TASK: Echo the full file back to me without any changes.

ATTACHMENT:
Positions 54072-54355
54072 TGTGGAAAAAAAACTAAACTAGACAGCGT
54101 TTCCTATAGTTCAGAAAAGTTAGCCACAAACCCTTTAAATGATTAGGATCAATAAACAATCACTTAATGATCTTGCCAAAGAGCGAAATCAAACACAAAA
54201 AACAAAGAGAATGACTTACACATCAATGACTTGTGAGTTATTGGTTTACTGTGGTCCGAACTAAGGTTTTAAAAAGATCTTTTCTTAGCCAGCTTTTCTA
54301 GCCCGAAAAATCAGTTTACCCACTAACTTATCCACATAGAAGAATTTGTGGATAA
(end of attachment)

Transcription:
Positions 54072-54355
54072 TGTGGAAAAAAAACTAAACTAGACAGCGT
54101 TTCCTATAGTTCAGAAAAGTTAGCCACAAACCCTTTAAATGATTAGGATCAATAAACAATCACTTAATGATCTTGCCAAAGAGCGAAATCAAACACAAAA
54201 AACAAAGAGAATGACTTACACATCAATGACTTGTGAGTTATTGGTTTACTGTGGTCCGAACTAAGGTTTTAAAAAGATCTTTTCTTAGCCAGCTTTTCTA
54301 GCCCGAAAAATCAGTTTACCCACTAACTTATCCACATAGAAGAATTTGTGGATAA